Hope's earliest visions are embodied, and
The sweet, the rapturous solicitudes, that first
Betray affection, are by seasons ripened
To such a bright maturity?..............
...........................................But mark
The bark is gone!  - Oh, God! the greedy waves
Have drowned the scream of agony! - Her keel
Is uppermost! and few appear the struggles
Of her faint crew! - Not so the sire! one arm
Is twined around his child; - the other cleaves,
With giant-strength, the wilderness of waters;
Half breathless with the toil he cheers her still,
And beats the surge more manfully, as on
The half expiring victim rest his eyes;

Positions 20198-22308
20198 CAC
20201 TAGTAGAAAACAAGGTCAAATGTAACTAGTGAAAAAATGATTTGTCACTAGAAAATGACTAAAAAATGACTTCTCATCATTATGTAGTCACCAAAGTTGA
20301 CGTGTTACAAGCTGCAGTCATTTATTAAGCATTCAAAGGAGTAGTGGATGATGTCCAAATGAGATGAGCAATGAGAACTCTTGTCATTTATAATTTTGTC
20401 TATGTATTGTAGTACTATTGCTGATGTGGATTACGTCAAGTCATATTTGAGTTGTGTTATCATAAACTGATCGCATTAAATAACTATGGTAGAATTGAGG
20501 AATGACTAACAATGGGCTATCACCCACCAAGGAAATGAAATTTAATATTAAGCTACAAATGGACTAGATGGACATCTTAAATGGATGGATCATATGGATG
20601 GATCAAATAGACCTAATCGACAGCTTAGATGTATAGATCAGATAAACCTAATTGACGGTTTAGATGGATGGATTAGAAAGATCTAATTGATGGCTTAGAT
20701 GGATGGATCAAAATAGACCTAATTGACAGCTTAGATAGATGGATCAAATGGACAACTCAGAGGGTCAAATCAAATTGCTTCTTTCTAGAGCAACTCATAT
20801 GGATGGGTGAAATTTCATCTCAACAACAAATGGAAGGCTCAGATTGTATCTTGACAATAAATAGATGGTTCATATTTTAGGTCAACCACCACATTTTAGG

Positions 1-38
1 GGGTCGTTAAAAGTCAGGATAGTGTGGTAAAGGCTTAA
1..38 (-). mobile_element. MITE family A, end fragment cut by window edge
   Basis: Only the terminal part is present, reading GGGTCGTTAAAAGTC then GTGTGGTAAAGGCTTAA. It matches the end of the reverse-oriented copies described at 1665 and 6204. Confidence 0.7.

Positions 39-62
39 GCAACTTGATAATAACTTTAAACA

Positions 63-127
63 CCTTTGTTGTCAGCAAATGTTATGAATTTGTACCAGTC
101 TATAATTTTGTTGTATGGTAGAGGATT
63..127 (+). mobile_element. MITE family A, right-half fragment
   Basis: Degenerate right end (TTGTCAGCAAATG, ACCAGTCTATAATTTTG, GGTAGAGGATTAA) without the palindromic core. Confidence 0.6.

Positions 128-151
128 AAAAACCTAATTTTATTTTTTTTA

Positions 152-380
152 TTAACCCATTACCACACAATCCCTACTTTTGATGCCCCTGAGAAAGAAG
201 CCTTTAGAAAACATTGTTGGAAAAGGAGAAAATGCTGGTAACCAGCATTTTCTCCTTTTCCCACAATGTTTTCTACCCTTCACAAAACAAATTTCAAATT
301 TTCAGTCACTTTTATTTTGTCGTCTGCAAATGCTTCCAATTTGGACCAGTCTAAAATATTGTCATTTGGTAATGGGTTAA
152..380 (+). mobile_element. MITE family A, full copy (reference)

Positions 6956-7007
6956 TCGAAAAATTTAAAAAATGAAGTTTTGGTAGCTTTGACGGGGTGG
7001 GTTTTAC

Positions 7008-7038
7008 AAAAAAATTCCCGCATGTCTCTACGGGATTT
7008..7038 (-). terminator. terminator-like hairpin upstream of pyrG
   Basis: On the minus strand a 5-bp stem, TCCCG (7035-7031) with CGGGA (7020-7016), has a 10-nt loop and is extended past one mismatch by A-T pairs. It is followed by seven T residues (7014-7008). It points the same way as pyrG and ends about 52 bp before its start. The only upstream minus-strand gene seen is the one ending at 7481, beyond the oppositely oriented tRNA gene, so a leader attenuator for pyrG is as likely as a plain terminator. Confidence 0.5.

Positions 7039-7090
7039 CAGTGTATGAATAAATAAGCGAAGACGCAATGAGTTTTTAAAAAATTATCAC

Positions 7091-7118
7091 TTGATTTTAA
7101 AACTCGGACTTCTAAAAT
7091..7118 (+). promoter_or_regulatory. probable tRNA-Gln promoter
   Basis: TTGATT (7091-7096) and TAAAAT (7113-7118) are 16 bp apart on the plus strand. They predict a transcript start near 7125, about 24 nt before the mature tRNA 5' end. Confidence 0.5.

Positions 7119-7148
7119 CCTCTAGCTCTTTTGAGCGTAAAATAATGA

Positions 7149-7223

But see! there's succour near - a friendly sail
Advances rapidly! - one effort more - [Ganges sea boat arrives]
They are onboard! [onboard HMS Ganges]- convulsively she grasps
Her parent's hand in gratitude; one kiss.
One kiss, she presses on it, and, Madona-like,

As a juxtaposed event of around that time [four years later]  involving HMS Ganges, this short article comes from Admiralty Files and from the Monday 30th January 1826 edition of the Hampshire Telegraph. The published article said " Yesterday, William Holten, a Private Marine onboard HMS Ganges was tried by court martial onboard HMS Victory, for having quitted his post as a sentinel and breaking open the Slop Rooms from which he stole tea, and sundry slops to a considerable amount.  The charge being fully proved, he was sentenced to receive 50 lashes onboard his own ship, and to be imprisoned in the Marshalsea Prison for one year.  Signed Captain P. Campbell C.B. President . Note See this URL for details of the prison and where it was.